• In his letter to the Economist, Mr. Harrod explicitly introduces his `curious' definition of saving, but in private correspondence he maintains that the argument of Part II of his first Economica article would hold equally well for the ordinary as for his own peculiar definition of saving. This is hard to believe for two reasons: in the first place as already mentioned, the ordinary concept of saving implies an act of hoarding; and in the second place Mr. Harrod believes that with this concept S must always, ex definitione, be equal to I, in which case there seems to be no point in introducing a special argument to establish this equality for the particular circumstances in question.

    9. Robertson's remarks on Harrod's Economica article began by commenting that

    • [...] Mr Harrod seems to me [...] to have succumbed to the charm of the Grand Monetary Tautology, which, long found useful by bankers as a cloak for their misdeeds, is now being rediscovered with alarming frequency by theoretical economists. The bank's balance sheet always balances: alias Saving always equal Investment: alias all money which is anywhere must be somewhere. Mr. Harrod makes use of this principle to argue that, if real income is increasing, equilibrium is consistent with a policy of expanding bank money at the same rate, so as to maintain stability of the price level ("Mr. Harrod and the Expansion of Credit", 1934, p. 473).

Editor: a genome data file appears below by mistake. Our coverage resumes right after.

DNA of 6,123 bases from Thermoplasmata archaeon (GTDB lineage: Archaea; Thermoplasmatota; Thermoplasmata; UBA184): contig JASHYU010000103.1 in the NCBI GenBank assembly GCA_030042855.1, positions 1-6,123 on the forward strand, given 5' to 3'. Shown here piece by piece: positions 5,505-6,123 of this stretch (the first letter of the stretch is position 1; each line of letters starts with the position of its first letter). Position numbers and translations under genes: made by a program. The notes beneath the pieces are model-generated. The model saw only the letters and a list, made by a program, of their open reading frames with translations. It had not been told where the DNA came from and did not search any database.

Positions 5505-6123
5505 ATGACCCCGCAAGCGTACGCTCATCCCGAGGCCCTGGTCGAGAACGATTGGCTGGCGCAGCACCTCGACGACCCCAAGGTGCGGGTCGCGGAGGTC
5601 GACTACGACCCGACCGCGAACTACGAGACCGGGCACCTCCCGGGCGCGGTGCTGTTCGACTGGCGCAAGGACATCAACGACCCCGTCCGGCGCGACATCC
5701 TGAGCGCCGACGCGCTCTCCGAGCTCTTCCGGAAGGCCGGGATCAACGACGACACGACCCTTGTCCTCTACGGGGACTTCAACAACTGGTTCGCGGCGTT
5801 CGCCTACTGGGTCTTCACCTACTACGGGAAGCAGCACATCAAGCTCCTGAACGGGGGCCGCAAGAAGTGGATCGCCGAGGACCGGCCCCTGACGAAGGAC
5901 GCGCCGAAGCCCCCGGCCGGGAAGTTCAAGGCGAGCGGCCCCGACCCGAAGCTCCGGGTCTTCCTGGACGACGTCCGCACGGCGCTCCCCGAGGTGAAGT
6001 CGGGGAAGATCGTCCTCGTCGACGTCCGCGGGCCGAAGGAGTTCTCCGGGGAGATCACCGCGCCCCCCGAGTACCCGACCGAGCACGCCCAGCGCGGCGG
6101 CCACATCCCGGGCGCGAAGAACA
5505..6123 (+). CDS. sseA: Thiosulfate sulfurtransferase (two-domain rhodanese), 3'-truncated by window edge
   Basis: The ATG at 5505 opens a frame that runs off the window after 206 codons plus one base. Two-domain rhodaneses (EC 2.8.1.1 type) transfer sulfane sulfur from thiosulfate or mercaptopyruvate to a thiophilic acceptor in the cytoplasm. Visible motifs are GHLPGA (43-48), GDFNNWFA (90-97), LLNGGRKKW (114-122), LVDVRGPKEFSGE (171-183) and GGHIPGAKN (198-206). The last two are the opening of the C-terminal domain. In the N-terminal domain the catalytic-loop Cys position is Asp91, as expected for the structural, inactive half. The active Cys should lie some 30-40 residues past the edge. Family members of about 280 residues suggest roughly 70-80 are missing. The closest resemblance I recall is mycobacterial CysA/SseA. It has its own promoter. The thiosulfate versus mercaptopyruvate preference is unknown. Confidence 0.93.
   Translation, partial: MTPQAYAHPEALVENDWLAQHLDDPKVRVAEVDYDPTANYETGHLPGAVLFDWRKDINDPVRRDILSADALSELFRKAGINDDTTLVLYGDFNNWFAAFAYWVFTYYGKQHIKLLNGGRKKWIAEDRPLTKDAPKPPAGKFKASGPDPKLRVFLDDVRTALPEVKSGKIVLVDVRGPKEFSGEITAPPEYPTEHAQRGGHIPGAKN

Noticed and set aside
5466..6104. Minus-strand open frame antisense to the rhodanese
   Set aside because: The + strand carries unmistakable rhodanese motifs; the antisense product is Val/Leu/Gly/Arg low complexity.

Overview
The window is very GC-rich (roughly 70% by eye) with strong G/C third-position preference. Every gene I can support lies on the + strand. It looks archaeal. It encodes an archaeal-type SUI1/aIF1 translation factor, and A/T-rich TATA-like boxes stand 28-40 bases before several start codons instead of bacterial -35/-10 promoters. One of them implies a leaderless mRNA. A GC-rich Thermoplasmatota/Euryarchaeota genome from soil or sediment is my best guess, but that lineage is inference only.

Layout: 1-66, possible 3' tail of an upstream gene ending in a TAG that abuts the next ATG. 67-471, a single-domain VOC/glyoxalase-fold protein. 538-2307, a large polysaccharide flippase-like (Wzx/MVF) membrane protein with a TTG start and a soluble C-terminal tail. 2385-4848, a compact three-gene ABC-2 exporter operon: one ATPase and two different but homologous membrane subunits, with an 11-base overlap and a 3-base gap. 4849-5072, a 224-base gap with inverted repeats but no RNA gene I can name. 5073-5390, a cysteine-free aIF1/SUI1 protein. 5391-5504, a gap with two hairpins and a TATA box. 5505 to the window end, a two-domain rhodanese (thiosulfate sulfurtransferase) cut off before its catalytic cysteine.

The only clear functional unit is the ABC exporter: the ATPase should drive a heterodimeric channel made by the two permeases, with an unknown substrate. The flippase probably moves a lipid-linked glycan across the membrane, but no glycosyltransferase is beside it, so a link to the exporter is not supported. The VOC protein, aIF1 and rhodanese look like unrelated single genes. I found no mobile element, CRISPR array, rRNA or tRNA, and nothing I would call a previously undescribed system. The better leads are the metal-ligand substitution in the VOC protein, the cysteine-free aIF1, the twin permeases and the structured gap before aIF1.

On Robertson's position, see also note 11 to letter 384 . On the view of banks as "cloak rooms" see Robertson, Banking Policy and the Price Level (1926), pp. 53-54.

    10. Harrod, "Rejoinder to Mr. Robertson" ( 1934:11 ), pp. 477-78.

    11. Bode and Haberler, "Monetary Equilibrium and the Price Level", p. 76. The passage was altered to meet Harrod's comment: see letter 421 , [jump to page] .

    12. Harrod, "The Expansion of Credit in an Advancing Community" ( 1934:8 ), pp. 296 and 298 (these passages were eventually cited by Bode and Haberler, "Monetary Equilibrium", p. 78).

    13. Harrod really ought to have said "proportionate".

    14. Bode and Haberler, "Monetary Equilibrium and the Price Level", p. 76.

    15. Kaldor, "Banking Policy and Stable Prices" (1934); this was a reply to Harrod's contribution with the same title ( 1934:9 , press item 8 ). Harrod's interpretation of Bode and Haberler's interpretation of Kaldor's interpretation of Harrod gave rise to a parallel exchange of views in person and by correspondence between Kaldor, Bode and Haberler: see letter 421 , [jump to page] .

    16. Bode and Haberler, "Monetary Equilibrium and the Price Level", p. 76: